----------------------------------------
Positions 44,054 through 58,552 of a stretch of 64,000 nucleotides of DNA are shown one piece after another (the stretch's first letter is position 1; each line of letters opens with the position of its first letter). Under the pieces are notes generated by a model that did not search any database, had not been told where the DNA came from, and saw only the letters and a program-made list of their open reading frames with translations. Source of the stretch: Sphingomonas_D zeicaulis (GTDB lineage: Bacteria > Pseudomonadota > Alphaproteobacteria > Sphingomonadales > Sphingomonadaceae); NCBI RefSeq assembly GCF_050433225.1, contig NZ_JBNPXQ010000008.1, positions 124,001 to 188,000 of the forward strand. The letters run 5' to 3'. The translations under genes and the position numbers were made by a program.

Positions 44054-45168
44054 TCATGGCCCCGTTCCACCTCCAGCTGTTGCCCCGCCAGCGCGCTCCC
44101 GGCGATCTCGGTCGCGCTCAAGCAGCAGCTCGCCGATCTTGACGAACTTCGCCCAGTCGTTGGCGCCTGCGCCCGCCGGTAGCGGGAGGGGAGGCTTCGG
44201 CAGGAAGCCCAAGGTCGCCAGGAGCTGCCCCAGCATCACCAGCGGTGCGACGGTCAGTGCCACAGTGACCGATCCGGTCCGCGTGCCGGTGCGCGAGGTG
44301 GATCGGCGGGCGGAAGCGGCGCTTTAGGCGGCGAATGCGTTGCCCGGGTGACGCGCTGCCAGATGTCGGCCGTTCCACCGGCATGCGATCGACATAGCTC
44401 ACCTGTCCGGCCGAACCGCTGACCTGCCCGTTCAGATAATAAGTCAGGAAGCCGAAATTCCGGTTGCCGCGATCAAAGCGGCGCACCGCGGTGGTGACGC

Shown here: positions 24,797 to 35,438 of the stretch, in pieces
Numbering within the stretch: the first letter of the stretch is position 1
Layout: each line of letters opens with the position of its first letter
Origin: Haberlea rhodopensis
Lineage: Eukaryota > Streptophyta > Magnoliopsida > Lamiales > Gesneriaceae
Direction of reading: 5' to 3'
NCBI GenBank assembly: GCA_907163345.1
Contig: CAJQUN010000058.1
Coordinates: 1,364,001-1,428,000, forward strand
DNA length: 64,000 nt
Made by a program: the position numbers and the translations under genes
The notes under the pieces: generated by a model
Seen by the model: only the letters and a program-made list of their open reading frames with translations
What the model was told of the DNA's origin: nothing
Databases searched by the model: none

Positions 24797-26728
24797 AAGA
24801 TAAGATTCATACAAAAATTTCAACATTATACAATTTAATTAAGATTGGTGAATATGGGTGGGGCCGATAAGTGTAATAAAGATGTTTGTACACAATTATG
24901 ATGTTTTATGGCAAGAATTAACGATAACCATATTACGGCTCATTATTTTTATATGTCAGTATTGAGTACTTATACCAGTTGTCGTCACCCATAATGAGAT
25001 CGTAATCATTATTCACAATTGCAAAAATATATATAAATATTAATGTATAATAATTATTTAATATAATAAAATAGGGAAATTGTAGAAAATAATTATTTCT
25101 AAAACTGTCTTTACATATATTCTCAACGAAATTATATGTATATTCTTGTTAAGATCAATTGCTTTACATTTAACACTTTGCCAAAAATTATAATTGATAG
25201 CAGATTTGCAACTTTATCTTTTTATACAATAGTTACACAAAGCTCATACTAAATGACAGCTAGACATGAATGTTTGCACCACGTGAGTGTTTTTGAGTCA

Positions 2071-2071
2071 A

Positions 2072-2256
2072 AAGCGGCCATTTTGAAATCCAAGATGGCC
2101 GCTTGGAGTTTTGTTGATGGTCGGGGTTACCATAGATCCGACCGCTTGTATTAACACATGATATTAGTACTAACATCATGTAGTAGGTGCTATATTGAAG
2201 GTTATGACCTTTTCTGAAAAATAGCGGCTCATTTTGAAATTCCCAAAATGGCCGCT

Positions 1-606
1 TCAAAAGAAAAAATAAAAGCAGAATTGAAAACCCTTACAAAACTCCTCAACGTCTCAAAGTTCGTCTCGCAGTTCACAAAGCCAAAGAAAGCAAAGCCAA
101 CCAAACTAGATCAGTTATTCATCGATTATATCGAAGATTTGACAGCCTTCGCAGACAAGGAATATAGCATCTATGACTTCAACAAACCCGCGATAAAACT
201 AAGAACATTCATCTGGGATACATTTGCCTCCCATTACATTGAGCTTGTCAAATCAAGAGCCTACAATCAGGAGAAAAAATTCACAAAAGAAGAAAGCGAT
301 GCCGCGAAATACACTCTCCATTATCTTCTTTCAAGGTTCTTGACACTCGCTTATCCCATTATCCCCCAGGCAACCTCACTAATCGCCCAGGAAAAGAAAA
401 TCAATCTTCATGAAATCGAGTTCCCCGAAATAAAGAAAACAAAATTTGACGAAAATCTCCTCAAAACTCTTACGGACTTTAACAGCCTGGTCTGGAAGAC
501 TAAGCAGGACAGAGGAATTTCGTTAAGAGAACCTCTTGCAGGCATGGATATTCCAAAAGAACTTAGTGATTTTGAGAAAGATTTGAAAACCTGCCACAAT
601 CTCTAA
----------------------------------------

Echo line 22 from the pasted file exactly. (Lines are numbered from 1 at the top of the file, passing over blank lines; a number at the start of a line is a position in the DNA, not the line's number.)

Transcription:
Databases searched by the model: none